7

Sticking a USB-microcontroller on the port (similar to Arduino) creates these two files:

/dev/serial/by-id/usb-MBED_MBED_CMSIS-DAP_10105a42e87da33c103dccfb6bc235360a97-if01
/dev/disk/by-id/usb-MBED_microcontrolleur_10105a42e87da33c103dccfb6bc235360a97-0:0

Are the ids in this case generated on the fly by a program or are they hardcoded somewhere on the device itself?

If it is created on the fly:

  1. How excactly is it created?
  2. Will it exist only on Linux machines?
6

The file name is generated by udev, but the id inside it comes from the device itself:

if you run lsusb -v and search for it, you'll find it's the serial id of the device:

...
iManufacturer        MBED
iProduct             microcontrolleur
iSerial              10105a42e87da33c103dccfb6bc235360a97

or something similar.


How does this happen ?

Let's say the usb stick gets mounted on /mnt/tmp. On my system i get:

$ udevadm info --device-id-of-file /mnt/tmp
8:17

Now run this and search for 8:17:

$ udevadm info --export-db | less
...
P: /devices/pci0000:00/0000:00:1d.7/usb1/1-3/1-3:1.0/host4/target4:0:0/4:0:0:0/block/sdb/sdb1
N: sdb1
W: 61
S: block/8:17
S: disk/by-id/usb-pqi_IntelligentStick_AA04212900042956-0:0-part1

This gives us the device path to use with udevadm. Run this and search for for your device id (AA042... in my case)

$ udevadm test /devices/pci0000:00/0000:00:1d.7/usb1/1-3/1-3:1.0/host4/target4:0:0/4:0:0:0/block/sdb/sdb1 2>&1 | less
...
udev_rules_apply_to_event: LINK 'disk/by-id/usb-pqi_IntelligentStick_AA04212900042956-0:0-part1' /lib/udev/rules.d/60-persistent-storage.rules:31

That gives us all the udev rules + line numbers applied (60-persistent-storage.rules:31 etc)

And here's where the file name comes from:

$ /lib/udev/usb_id /devices/pci0000:00/0000:00:1d.7/usb1/1-3/1-3:1.0/host4/target4:0:0/4:0:0:0/block/sdb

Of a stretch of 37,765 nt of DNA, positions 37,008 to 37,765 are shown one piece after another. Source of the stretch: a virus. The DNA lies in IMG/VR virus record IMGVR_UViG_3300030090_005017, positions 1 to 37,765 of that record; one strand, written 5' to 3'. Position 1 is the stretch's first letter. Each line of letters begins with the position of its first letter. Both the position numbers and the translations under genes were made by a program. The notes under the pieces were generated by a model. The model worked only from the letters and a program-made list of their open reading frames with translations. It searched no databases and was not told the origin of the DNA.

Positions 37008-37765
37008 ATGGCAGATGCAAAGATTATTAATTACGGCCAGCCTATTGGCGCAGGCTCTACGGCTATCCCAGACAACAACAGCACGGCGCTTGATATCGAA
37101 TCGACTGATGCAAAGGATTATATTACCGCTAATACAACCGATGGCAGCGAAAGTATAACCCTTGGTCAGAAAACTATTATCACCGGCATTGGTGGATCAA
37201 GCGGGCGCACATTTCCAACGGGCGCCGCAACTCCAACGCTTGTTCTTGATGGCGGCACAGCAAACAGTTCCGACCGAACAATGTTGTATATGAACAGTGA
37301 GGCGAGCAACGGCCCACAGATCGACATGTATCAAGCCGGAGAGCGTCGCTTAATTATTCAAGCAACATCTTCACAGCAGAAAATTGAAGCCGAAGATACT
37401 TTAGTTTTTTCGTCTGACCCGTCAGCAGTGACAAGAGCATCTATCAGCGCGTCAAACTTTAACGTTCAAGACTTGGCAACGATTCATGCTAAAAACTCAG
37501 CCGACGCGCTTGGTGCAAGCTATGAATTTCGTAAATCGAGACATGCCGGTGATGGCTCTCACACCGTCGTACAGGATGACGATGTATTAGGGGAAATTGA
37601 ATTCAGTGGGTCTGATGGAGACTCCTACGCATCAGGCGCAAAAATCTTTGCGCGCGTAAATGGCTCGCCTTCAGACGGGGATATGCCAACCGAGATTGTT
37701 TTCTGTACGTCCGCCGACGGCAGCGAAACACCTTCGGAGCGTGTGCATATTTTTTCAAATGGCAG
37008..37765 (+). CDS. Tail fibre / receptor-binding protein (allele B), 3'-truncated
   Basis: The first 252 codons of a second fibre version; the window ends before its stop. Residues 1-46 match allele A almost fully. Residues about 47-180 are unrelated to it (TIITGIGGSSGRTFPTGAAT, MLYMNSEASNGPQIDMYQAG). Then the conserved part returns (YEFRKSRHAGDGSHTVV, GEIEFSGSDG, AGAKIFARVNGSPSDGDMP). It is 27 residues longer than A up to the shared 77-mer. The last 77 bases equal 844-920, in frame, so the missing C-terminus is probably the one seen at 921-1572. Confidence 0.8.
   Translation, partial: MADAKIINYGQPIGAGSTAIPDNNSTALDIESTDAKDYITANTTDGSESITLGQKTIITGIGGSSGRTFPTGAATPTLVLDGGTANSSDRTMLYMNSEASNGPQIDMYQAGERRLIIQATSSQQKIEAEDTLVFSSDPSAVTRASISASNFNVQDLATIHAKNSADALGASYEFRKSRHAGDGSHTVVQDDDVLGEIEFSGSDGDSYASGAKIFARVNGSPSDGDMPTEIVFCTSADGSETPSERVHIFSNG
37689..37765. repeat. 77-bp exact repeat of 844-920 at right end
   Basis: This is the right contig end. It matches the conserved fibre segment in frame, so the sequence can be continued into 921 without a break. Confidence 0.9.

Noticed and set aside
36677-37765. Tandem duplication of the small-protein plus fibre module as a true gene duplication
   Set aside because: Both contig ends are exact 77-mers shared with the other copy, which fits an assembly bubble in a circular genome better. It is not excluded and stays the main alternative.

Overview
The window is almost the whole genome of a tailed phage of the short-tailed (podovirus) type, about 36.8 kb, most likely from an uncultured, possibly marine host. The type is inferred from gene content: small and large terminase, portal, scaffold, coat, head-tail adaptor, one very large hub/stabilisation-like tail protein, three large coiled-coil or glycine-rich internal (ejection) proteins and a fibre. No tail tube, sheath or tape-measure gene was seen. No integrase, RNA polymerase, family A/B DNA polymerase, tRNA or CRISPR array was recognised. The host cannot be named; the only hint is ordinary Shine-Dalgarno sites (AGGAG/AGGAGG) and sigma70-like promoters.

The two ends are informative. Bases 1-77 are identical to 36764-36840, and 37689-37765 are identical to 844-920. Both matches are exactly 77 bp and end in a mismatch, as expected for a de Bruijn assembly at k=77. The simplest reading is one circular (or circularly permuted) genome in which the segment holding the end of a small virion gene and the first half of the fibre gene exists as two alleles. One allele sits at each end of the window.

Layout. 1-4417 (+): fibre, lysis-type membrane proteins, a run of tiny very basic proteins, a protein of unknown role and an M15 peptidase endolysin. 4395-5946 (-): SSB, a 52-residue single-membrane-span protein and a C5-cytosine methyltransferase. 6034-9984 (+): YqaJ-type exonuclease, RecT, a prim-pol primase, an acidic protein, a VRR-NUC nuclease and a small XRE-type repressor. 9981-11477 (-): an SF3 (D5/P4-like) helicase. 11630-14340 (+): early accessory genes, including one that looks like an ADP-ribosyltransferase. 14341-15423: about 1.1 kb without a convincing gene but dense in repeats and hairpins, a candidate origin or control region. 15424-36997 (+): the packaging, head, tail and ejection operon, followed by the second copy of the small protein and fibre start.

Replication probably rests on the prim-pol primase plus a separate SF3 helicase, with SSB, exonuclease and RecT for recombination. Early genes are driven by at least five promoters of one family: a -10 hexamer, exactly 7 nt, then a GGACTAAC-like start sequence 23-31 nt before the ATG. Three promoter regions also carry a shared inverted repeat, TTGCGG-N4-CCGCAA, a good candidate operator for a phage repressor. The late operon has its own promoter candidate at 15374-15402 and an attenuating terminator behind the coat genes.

pqi_IntelligentStick_AA04212900042956-0:0
3
  • The question is then how lsusb gets this info.. because it might use udev like udisks does. – Pithikos Nov 14 '14 at 17:58
  • You can check the serial number really comes from the device itself by running ChipGenius under windows. – lemonsqueeze Nov 14 '14 at 18:30
  • as alex showed, udev just concatenates the serial id from the kernel into a larger string. lsusb or lsblk use the same serial id. there's no treachery going on. feel free to trust built-in ls commands; otherwise, what can you trust? – underscore_d Oct 21 '15 at 19:55
4

by-id symlinks are created by udev rules (and are specific to OS'es using udev)

You can find the specific rules in /lib/udev/rules.d:

for serial devices in 60-persistent-serial.rules:

ENV{.ID_PORT}=="", SYMLINK+="serial/by-id/$env{ID_BUS}-$env{ID_SERIAL}-if$env{ID_USB_INTERFACE_NUM}"
ENV{.ID_PORT}=="?*", SYMLINK+="serial/by-id/$env{ID_BUS}-$env{ID_SERIAL}-if$env{ID_USB_INTERFACE_NUM}-port$env{.ID_PORT}"

and for the disk devices in 60-persistent-storage.rules:

KERNEL=="sd*|sr*|cciss*", ENV{DEVTYPE}=="disk", ENV{ID_SERIAL}=="?*", SYMLINK+="disk/by-id/$env{ID_BUS}-$env{ID_SERIAL}"

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